The main point to consider is under what circumstances one would use DHCPv6. At the moment, router advertisements can give you prefix (that is to say, routing) information, and address autoconfiguration can (obviously) give you addresses. For most networks the key remaining piece is DNS information: nameservers to use, and default search domains. There are efforts underway to make DNS configuration information easier to obtain (for example, by creating specially scoped addresses for DNS servers within a site). You can read more about these in Chapter 9, but these ideas have not yet solidified. It's our expectation you will have to keep using DHCPv6 in your network for DNS configuration information in the short term at least, although you can have autoconfiguration running in parallel for address generation with no problems.

We'll have a quick look at the reality of running a DHCPv6 server in the Section 6.5.1 section in Chapter 6.

Changes to DHCP for IPv6

After a long gestation period, DHCPv6 was finally born in RFC 3315. There are several changes from DHCPv4 worthy of note. Since broadcasts no longer exist in IPv6, the server receives messages on a well-known link-scoped multicast address instead: FF02::1:2, and uses new port numbers: UDP 546 and 547 instead of the old 67 and 68 "bootp" ports. The client also uses its link-local address to send queries initially, which illustrates a major conceptual difference; IPv6 nodes have addresses, valid, working addresses, by virtue of having a link. They can have communication on-link without DHCP, unlike IPv4 hosts. Furthermore, since it is necessary to support prefix deprecation, clients must continue to listen for server-originated reconfiguration messages, which can be used not only for prefix deprecation, but for changing anything there's a DHCP option for.[10] These communications can be secured by a variety of means, but RFC 3315 defines an MD5 authentication scheme between server and client, while IPsec is possible between relays[11] and servers. Finally, if you want your clients to obtain their addressing information via DHCPv6 you must configure the RAs in your network to define the Managed Autoconfiguration flag. You would do this on IOS by setting ipv6 nd managed-config-flag on a per-interface basis.

Some interesting developments are on the horizon, including the notion of securing DHCP transactions between client and server—not just relay and server—over IPsec, outlined in RFC 3118, and the notion of "local" DHCP options, which could be defined on the client to mean more or less anything the administrator wants. We advise you to keep track of the IETF DHC working group if you are interested in learning more.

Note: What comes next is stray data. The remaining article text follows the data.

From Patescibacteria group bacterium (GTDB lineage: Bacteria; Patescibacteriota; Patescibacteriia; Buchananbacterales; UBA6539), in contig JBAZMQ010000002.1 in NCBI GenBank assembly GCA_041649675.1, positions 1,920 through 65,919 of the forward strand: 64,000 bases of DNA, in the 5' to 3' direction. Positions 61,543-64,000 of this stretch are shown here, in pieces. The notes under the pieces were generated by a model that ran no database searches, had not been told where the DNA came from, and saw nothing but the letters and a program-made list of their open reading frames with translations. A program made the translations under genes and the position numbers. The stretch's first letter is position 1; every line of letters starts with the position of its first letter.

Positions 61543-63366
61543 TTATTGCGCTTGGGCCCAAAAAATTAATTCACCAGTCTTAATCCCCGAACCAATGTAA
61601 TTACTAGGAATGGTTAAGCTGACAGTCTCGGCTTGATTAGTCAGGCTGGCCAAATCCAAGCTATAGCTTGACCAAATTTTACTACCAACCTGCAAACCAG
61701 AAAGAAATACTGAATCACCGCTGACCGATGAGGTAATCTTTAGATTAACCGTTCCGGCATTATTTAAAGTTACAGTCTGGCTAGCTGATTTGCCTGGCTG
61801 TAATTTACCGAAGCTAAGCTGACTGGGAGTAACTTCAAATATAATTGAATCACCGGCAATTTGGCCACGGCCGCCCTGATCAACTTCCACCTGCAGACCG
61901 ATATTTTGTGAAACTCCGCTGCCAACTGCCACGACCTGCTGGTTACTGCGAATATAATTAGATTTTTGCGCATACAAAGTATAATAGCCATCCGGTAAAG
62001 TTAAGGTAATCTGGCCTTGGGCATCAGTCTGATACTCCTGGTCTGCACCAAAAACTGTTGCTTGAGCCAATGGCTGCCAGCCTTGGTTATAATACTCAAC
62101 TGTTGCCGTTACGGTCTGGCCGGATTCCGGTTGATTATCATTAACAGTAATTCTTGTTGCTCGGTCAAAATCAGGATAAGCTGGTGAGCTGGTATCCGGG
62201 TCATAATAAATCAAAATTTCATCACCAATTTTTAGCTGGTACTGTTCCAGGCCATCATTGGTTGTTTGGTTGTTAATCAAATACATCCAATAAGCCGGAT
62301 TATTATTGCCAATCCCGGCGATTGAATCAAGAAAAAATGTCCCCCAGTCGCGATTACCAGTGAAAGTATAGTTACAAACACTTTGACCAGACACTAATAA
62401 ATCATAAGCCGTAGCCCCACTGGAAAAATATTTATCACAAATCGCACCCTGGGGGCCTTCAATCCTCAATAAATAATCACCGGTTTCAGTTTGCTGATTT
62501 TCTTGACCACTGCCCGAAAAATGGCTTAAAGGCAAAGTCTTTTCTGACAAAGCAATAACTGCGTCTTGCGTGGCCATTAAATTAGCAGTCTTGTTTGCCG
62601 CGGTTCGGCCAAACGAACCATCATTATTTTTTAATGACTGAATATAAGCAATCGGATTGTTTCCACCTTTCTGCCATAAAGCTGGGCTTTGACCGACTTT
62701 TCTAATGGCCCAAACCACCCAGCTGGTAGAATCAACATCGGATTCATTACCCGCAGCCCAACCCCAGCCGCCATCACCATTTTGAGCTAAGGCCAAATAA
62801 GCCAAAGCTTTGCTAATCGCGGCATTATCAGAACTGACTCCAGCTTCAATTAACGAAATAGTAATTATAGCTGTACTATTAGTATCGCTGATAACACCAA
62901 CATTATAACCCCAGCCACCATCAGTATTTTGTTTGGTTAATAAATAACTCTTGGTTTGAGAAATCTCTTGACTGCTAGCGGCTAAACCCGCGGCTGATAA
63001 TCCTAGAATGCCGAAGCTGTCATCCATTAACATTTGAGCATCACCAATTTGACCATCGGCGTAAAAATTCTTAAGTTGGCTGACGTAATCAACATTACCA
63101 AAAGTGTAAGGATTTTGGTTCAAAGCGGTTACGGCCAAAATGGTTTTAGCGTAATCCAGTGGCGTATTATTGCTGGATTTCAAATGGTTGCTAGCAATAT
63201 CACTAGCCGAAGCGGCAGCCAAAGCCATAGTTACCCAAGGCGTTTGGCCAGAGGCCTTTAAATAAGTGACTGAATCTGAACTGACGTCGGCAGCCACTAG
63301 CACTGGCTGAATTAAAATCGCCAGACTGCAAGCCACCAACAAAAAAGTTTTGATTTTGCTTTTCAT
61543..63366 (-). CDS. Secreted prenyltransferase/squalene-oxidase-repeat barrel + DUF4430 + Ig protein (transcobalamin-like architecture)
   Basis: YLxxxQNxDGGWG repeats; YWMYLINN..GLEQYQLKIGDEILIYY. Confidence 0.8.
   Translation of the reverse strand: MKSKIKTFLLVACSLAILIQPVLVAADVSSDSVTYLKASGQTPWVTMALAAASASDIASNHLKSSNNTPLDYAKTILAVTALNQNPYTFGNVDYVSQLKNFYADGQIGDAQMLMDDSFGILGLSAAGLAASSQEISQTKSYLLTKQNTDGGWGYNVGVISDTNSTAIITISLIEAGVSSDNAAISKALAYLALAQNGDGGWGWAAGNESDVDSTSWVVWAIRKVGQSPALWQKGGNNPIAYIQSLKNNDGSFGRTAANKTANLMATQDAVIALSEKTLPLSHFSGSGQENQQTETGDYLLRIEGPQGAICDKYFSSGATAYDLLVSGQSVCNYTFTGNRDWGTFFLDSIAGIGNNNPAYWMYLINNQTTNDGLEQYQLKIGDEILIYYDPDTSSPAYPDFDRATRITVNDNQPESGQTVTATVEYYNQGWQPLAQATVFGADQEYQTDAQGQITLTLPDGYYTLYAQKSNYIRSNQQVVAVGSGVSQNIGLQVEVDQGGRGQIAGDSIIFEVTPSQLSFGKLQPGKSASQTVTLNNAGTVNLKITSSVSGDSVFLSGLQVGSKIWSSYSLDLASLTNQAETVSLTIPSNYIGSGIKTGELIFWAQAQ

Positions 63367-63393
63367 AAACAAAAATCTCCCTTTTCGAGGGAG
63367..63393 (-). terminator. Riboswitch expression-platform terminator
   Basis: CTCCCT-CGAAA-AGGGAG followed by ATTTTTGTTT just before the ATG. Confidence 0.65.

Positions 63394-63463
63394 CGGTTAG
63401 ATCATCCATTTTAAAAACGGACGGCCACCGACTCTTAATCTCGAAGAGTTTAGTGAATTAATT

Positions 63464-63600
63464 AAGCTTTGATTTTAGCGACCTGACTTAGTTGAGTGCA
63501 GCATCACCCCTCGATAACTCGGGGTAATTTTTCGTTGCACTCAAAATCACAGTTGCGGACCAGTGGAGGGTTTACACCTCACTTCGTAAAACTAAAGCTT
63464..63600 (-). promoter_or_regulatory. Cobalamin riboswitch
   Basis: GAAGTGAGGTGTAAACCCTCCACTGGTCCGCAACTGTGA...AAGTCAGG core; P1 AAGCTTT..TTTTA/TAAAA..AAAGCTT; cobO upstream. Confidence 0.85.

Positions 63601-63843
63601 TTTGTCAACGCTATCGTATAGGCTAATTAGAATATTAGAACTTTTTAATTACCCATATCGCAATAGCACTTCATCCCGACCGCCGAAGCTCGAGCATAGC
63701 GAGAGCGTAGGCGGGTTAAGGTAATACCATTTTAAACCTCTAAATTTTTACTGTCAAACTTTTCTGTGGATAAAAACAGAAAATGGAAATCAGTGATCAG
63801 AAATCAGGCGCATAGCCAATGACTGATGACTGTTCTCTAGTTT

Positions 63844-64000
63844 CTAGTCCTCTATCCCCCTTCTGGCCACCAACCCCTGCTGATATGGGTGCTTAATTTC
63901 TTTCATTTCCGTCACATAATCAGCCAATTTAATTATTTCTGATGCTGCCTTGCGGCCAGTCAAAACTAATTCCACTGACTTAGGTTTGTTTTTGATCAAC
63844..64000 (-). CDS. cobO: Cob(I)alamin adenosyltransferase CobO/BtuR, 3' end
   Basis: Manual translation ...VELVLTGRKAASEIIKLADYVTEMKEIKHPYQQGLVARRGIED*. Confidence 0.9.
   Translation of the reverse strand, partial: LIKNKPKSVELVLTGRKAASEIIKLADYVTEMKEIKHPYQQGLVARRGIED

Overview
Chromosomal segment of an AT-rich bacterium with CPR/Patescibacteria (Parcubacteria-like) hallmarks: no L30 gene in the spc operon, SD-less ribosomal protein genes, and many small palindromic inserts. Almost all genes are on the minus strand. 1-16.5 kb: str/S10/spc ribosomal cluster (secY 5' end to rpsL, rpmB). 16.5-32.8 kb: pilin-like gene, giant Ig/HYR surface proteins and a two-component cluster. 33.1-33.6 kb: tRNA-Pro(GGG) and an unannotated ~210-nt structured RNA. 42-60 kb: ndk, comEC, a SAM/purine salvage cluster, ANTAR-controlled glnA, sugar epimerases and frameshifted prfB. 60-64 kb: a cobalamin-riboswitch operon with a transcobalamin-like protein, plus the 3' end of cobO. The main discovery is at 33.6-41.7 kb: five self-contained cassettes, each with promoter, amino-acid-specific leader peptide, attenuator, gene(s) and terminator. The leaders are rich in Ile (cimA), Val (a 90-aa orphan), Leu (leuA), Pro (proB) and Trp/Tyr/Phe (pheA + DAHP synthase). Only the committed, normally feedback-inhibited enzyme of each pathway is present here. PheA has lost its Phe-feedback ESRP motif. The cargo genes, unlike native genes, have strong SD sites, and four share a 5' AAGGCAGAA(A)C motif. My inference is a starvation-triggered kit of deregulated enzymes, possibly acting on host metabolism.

Multihoming can, in fact, be done in IPv6 exactly the same way as it is done in IPv4, with network prefixes being advertised from multiple upstream providers, ensuring independent reachability in the event of link failure. There is nothing inherently "IPv4-esque" about multihoming, just as there is nothing inherent in IPv6 that makes that approach more or less difficult, apart from the increased size of addresses. In other words, this style of multihoming should be protocol-independent.

However, just because it can be done the way it was in IPv4 does not mean that it should. The designers of IPv6 have gone to some lengths to engineer the capability to move away from this model of multihoming, because although we know it works for a size of Internet up to the current one, it will certainly not scale greatly above that, and therefore something new is required. The concepts of multiple addresses and address selection introduced by IPv6 mean that new styles of multihoming are possible, and we examine them in more detail below. These new styles of multihoming fulfil the same set of goals as IPv4 multihoming, but they do require some extra effort to understand.

Unfortunately, we are not yet at a stage where these new methods of multihoming can be deployed on a production basis. In fact, there is a lot of momentum for rethinking the whole multihoming paradigm, and that kind of reworking is probably on the order of years before it is ready for implementation. We discuss contenders for the multihoming crown in Chapter 9, but we'll talk a little bit about how multihoming works in general below, since it may have to be taken into account in your network design.